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John Carter of Mars - volume 1 - The Princess of Mars & The Gods of Mars (v. 1) Paperback – December 9, 2006
"Rebound" by Kwame Alexander
Don't miss best-selling author Kwame Alexander's "Rebound," a new companion novel to his Newbery Award-winner, "The Crossover,"" illustrated with striking graphic novel panels. Pre-order today
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These books are handsome and my rating is mainly based on this - the ERB fan knows best about the rest of it.
This first volume of Joh Carter of Mars contains 2/3 of the greatest science fiction/fantasy trilogy ever. What is nore remarkable is that these were published over 40 years before Tolkien's LOTR and over 50 before Tolkien became fashionable. "A Princess of Mars", "The Gods of Mars", and "The Warlord of Mars" are ERB's greatest work.
It is sad, in a way, that Tarzan obscures ERBs Mars novels for the general public. These books deserve to be beter known, and it is astonishing no movie or TV adaptation has ever been attempted (which might be a good thing, after all!). If only Steven Spielberg or Peter Jackson were interested!
Of course, genre and ERB aficionados have long know and cherised these great stories. I wonder how many others were first attracted to these by the magnificent Ballantine editions of the 1960s?
If you are a fan as am I, support Leonaur Ltd.'s efforts by buying these magnificent books.
I read the entire series as a young boy (about 13, 14 or so). I cannot express the wonder of reading this on a warm summer afternoon, and being carried away by tales of sword play and courage. Feminists who have secret dreams of castrating their young boys, head back to therapy and let these kids read about adventure and daring. When I think of kids reading Harry Potter (note the artwork on all the Harry Potter books makes it almost impossible to tell whether Harry is even a boy or a girl), I am truly saddened by the androgenous menu too many misguided women have in mind for little Bobby. And of course, we all know feminism dies at the first dark street corner in NYC, where suddenly a protector is needed (now tell the truth ladies. Oh c'mon! Remember when you were glad Cliff or Biff was along when suddenly everyone got out of the play house and seemed to vanish; and that big old street looked very dark indeed?)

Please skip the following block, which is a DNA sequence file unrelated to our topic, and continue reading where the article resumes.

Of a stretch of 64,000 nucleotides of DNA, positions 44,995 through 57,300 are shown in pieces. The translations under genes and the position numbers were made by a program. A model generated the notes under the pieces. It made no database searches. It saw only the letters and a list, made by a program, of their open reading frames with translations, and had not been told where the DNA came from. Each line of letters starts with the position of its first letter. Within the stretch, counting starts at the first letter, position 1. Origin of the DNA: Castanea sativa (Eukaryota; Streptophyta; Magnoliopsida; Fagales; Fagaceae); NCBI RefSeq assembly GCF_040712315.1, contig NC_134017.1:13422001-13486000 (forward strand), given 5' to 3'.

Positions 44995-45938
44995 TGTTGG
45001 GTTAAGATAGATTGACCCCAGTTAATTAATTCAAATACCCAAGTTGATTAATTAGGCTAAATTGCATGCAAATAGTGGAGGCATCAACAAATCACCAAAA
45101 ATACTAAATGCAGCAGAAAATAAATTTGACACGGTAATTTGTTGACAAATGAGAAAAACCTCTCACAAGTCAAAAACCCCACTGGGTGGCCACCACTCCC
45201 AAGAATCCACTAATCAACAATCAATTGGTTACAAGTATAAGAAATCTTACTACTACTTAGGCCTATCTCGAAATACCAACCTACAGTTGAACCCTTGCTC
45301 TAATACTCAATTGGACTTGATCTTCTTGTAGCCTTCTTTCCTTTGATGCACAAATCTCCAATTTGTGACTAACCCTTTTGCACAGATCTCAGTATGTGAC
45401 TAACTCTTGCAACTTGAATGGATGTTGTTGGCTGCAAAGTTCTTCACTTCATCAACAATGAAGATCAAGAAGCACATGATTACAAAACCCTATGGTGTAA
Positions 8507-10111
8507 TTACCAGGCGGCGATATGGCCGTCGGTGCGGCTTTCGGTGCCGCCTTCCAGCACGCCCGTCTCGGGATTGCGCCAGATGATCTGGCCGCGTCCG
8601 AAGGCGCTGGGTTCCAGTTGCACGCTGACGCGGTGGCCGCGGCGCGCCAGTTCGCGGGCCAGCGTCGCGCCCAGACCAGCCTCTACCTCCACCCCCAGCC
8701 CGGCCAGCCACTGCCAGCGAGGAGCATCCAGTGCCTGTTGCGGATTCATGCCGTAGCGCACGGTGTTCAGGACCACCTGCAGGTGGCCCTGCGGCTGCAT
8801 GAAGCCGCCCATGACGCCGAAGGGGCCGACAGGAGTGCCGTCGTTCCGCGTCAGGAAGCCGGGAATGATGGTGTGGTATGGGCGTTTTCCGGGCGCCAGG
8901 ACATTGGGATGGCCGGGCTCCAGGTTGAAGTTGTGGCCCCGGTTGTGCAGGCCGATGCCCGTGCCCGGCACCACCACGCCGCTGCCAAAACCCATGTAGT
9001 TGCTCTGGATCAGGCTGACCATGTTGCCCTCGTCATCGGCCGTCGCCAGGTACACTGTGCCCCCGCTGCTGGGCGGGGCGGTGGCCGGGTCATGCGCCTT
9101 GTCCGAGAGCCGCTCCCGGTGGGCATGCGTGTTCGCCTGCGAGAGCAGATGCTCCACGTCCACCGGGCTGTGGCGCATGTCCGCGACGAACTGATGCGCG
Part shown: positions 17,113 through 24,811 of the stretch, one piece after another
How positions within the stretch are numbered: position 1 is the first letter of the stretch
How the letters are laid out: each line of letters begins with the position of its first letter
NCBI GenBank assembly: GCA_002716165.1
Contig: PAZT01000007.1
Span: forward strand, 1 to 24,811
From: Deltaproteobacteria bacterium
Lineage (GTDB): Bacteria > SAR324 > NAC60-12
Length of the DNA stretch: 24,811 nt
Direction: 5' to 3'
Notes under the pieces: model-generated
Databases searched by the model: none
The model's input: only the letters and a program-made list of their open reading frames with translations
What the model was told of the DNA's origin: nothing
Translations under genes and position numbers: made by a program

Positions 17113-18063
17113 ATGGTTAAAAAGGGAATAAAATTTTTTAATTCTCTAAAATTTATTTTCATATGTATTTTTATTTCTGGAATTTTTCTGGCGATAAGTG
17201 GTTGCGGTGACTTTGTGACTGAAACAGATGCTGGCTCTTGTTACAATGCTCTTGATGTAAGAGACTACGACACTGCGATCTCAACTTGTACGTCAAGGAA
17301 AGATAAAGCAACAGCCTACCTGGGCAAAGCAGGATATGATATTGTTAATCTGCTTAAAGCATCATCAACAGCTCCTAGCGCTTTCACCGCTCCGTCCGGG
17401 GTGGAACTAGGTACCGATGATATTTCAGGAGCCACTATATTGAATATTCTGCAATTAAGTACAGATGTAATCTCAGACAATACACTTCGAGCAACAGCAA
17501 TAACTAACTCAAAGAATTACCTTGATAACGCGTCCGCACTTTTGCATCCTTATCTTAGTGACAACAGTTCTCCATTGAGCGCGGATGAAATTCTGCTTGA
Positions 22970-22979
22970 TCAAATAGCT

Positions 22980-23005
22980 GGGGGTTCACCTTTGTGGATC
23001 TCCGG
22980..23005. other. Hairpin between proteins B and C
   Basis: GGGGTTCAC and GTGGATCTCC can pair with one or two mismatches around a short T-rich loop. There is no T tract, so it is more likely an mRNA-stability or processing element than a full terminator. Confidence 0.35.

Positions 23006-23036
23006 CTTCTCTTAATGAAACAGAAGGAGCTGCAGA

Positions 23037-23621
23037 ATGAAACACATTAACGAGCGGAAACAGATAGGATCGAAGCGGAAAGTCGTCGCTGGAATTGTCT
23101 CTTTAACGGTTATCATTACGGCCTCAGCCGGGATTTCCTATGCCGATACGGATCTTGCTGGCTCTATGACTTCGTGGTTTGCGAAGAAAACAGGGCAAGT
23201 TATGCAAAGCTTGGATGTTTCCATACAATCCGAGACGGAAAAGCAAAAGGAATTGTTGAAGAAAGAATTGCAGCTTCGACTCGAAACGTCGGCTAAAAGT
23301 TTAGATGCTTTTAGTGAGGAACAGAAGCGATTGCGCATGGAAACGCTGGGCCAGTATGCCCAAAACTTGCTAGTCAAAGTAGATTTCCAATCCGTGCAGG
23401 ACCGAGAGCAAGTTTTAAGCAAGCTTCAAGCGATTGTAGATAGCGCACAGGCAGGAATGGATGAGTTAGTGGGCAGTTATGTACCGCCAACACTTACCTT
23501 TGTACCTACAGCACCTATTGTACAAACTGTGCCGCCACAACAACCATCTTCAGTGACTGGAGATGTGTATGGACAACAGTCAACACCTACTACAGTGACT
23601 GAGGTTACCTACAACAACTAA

This series will astound readers of any age. There is quite a test of time here that has been passed. These books were written not long after the turn of the century.
I hope all parents will let their boys dream on a long summer afternoon like I did, with my treasured collection of John Carter adventures. It made you want to be brave; it made you want to grow up and be a good man (oops...did I use the word 'man'?). It made you want to be a gentleman.
Basically, it made you want to be like John Carter.
Some fiction inspires in the best way.
My reading skills were high for my age, but I still learned a lot of new words and expanded my vocabulary. These books are so exciting, you may find your youngster actually picking up a dictionary.
These new volumes are very athoratative, in that they keep all the original names and spellings.
Joseph M. Vottis
I still remember reading the passage when John first sees Dejah for my first time. Captured by huge 15 foor six limbed monsters (later to become friends), he looks up to see her in a window looking down at him, with a longing hope of rescue. Again, very cliche' and yet at the same time, really powerful.
In order to really appreciate this book, you have to have the next volume as well, as it includes book 3. In reality, books 1-3 of this series are actually one story, and it ends with an excellent bang. The rest of the series is OK, the Chessmen of Mars in particular is decent; but the first 3 books (living in the first 2 of this set), are the pinicle of sappy, romantic, old fashioned good guy saves girl literature. IMHO of course:)